The first pianist for the new church was Marylyn Tobey. The first organist was Mary Saler, a graduate of Westminster Choir School in Princeton, NJ. The first choir director was Mona Toombs, a member of Southside Presbyterian Church, who donated her services to CPH for a number of years. Next to serve, in the dual roles of organist and choir director, was Elizabeth Morath, a graduate of the Oberlin Conservatory of Music in Oberlin, OH. Upon the retirement of Mrs. Morath, a search committee was appointed by Dr. Brady to find her replacement or replacements. A posting of these two positions at the University of Arizona School of Music led to the discovery of Shirley and Jim O‘Brien, both members of the teaching staff of the U of A. Shirley, a Professor of Home Economics, and Jim, a Professor of Music, served CPH for a remarkable 17 years as organist and choir director, respectively. Following their eventual retirement from these positions, Don East, a member of Broadway Christian Church at the time, stepped into the gap and did an excellent job of leading the music program. He also lent his considerable expertise to the improvement of the sound systems of the Church during this time. The next permanent Choir Director was Kimberley van Weelden, a candidate for the Doctorate in Music at the U of A. Kimberley served CPH very competently until her graduation, at which time she accepted a position at Florida State University. Again, Don East stepped into the gap and did an outstanding job. During the tenures of Don East and Kimberley van Weelden, Doris Seames, a member of CPH, contributed much time, and her outstanding talents, as organist/pianist. Jane Smith, a Ph.D. candidate in Music from the U of A, joined CPH as organist in 1999 and continued to serve in this position until June of 2004, always doing a wonderful job. At the close of her tenure, Dr. Brian Ebie, of the University of Arizona Music Department, joined us as Organist. Brian took a leave of absence and has since relocated to Ohio where, among other pursuits, he renovates and repairs pipe organs. Michael Wilson then served ably as our Pianist for a time. Following that, David Craig became our full time Pianist and also added the role of Bell Choir Director to his responsibilities. Our creative and energetic Choir Director, Linus Lerner, who is a post-doctoral student in Music at the U of A, joined the CPH staff in 2002. Both Linus and David continue to raise the high standard of excellence in music at CPH.
Our Pastoral Leadership: A Short History
Following a most successful tenure of 13+ years at CPH, Dr. Brady elected to retire from his position at CPH, completing his pastorate here on May 15, 1987. Upon Dr. Brady’s retirement, the Church was on a sound footing with strong lay leadership and a solid financial situation. He was the Pastor Emeritus of The Church of the Painted Hills until his death in 2007.
Following the retirement of Dr. Brady in 1987, CPH called Rev. Lester Smith as Interim Pastor. Rev. Smith, and his wife Ellie, served diligently and well at CPH until the arrival of the second permanent Pastor, Rev. David W. Cutting. Rev. Cutting came to CPH from the Brentwood Congregational Church (UCC) in the St. Louis area, assuming his duties on March 15, 1988 with the clear objective of establishing a pre-school in the education facilities at CPH, which had been constructed to meet the requirements of this usage. The Painted Hills Pre-School was in fact established, largely as a result of the untiring efforts of Mary Ann Wahrer, with the support of many members and friends of CPH. The Painted Hills Pre-School functioned effectively for several years, providing a useful service to the community. It was unfortunately necessary to terminate the operation of this preschool in 1999 for financial reasons. Another initiative during Rev. Cutting’s tenure was the offering of our facilities to shelter the homeless, with our members providing food and companionship to those less fortunate than us. Also during the tenure of Rev. Cutting, CPH funded and sponsored it’s first Habitat for Humanity home. Many of the congregation of CPH were involved in this project, assisting with the construction of this and other Habitat homes and providing support to the family receiving the home. On March 10, 1996, Rev. Cutting accepted the call of a church near Houston, TX.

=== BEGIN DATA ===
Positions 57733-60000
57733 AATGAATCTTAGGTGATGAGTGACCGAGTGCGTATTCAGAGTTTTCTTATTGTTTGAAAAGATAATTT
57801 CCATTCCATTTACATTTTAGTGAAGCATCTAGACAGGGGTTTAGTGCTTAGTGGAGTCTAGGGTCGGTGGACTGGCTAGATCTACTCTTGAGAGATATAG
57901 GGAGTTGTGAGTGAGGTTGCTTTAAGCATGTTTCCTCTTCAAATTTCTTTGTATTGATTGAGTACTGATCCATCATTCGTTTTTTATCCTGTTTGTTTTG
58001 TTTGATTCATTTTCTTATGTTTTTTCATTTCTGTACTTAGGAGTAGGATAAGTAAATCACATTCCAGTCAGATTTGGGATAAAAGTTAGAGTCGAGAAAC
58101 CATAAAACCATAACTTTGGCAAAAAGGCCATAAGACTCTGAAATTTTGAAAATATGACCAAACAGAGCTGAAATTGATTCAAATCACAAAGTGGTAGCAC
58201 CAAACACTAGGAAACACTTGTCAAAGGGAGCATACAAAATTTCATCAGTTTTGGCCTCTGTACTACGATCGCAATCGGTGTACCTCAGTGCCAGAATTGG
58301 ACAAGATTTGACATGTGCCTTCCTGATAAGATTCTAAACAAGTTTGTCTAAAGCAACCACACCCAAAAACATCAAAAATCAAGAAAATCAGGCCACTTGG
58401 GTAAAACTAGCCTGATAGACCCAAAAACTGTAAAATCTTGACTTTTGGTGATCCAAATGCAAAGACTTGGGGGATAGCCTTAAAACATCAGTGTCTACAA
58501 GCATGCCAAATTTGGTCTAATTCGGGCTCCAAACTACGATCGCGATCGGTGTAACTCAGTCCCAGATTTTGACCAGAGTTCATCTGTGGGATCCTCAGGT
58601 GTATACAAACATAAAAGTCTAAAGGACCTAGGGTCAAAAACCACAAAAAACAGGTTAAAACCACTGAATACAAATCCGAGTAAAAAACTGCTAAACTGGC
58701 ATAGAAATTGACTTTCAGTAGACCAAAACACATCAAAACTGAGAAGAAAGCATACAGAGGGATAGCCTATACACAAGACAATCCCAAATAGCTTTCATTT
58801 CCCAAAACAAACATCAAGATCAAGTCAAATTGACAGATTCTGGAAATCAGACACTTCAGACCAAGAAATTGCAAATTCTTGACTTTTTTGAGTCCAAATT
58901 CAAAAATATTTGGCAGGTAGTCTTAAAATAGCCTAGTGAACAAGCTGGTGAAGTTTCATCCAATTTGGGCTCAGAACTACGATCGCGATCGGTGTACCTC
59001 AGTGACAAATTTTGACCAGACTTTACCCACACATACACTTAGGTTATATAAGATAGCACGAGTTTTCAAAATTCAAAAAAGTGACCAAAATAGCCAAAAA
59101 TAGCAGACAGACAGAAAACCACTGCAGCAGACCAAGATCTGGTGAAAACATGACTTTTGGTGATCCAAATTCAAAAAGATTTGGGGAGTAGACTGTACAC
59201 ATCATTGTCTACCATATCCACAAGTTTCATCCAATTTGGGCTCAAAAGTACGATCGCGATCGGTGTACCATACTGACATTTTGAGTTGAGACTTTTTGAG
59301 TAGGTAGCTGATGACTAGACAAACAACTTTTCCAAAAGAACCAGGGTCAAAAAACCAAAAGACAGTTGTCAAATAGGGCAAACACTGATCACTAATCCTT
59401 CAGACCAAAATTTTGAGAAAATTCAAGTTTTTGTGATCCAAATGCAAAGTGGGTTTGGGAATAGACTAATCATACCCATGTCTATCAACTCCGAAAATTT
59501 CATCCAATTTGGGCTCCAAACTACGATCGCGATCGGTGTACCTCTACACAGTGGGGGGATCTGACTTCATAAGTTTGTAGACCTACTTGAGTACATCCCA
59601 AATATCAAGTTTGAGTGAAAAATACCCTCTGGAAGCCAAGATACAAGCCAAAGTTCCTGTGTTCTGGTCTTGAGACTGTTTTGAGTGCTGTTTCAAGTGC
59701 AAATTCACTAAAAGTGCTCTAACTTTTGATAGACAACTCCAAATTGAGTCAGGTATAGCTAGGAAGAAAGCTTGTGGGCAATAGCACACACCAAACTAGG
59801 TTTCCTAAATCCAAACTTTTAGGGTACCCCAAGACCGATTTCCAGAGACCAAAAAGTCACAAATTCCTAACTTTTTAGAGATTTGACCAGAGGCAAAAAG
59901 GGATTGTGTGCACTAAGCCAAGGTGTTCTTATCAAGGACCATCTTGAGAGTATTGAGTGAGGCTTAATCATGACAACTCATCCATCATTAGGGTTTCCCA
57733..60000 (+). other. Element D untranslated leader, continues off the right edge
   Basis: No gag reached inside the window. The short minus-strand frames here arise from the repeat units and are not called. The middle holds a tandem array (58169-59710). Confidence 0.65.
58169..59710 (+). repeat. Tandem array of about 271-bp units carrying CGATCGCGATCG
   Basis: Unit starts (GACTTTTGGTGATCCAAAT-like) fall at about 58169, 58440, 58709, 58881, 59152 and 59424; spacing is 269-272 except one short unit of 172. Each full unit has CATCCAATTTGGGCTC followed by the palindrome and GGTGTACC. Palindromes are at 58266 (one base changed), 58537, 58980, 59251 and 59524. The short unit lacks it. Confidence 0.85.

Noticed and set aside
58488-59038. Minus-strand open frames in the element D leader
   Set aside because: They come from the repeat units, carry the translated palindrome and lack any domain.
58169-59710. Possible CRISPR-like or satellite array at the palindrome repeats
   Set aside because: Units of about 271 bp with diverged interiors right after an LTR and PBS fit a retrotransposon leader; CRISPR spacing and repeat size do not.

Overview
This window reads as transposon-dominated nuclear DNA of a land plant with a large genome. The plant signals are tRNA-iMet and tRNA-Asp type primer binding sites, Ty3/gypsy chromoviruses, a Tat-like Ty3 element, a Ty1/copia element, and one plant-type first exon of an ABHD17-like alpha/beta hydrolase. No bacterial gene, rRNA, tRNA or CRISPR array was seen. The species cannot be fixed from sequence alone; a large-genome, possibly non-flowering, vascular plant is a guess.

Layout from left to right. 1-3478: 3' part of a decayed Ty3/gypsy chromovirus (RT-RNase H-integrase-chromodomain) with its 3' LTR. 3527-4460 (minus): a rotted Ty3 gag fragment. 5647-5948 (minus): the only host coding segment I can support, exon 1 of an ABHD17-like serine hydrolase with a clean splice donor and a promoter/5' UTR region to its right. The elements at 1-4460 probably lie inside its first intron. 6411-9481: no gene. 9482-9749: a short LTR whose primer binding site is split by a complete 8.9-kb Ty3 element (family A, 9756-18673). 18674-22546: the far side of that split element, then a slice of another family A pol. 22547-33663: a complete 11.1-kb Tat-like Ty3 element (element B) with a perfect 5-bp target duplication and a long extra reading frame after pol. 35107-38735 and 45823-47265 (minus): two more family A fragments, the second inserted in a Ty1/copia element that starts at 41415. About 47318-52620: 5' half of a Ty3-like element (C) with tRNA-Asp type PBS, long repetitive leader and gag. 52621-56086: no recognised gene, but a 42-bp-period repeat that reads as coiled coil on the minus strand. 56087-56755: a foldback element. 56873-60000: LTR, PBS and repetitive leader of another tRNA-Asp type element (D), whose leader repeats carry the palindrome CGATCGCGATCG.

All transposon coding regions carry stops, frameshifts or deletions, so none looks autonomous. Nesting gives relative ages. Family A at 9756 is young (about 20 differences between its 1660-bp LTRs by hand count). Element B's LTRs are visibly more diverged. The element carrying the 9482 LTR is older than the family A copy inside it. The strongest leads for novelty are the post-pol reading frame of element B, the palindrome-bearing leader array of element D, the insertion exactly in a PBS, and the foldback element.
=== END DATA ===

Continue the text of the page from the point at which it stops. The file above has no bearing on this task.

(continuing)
His replacement, Interim Pastor David Trask of Phoenix, maintained CPH as a strong force in the community during his tenure, serving from March 11, 1996 until November 30, 1997. The first Habitat for Humanity home funded and sponsored by CPH was dedicated in the Fall of 1996. Dr. Trask led our successful efforts to become an Open and Affirming Congregation, welcoming all who seek to be Christians. Also during this time, a plan was developed for the extensive refurbishing of the CPH sanctuary, and the renovation work was begun. During this renovation, CPH held combined services with First Congregational Church in their excellent facilities at University and 2nd Avenue. This was another example of the wonderful support that CPH has received from other churches in the Tucson area.
On November 30, 1997, Rev. Lee J. Milligan accepted the call of CPH, becoming the third permanent Pastor of the Church. Rev. Milligan, known affectionately as Pastor Lee, came to CPH from Arlington Community Church, United Church of Christ, in Arlington, NE. Following his arrival at CPH, the congregation continued to worship jointly with the First Congregational Church, until the dedication of the newly renovated CPH sanctuary on February 22, 1998. Pastor Lee brought a distinctly new style to worship services of the CPH congregation. This has included greater use of drama, including a dramatic style of presenting the Holy Scriptures (from memory), which has received a very enthusiastic response from both the congregation and numerous visitors. Pastor Lee has also taken the lead in initiating the use of more contemporary music in worship, including a special contemporary worship service and the Team Worship musical group, which specializes in upbeat contemporary worship music. The overall music program at CPH continues to be strong and of very high quality. Since Pastor Lee’s arrival, CPH has been even more actively involved in the Habitat for Humanity program, funding and provided workers for a second Habitat home and participating with other religious bodies in funding and building two additional homes. Pastor Lee served for two years as Coordinator of the Habitat Interfaith initiatives, resulting in two homes being funded and built by the cooperating faith groups. The Church also strongly supports the Community Food Bank and numerous other charitable causes aimed at improving the quality of life for all disadvantaged people in our community and around the world. Pastor Lee continues to work for stronger involvement with college-age young people at Pima College and the University of Arizona. He and a group of UCC pastors from southern Arizona communities have formed the musical group “The Picking Pastors”, each pastor playing a stringed instrument and singing a variety of folk songs and other musical numbers with the group. Their efforts have been directed toward fund-raising, including especially the support of Campus Christian activities.
The Church of the Painted Hills is currently studying how it can position itself to serve others even more effectively, striving to turn itself “Inside Out“ and become, proactively, a “Church For Others“.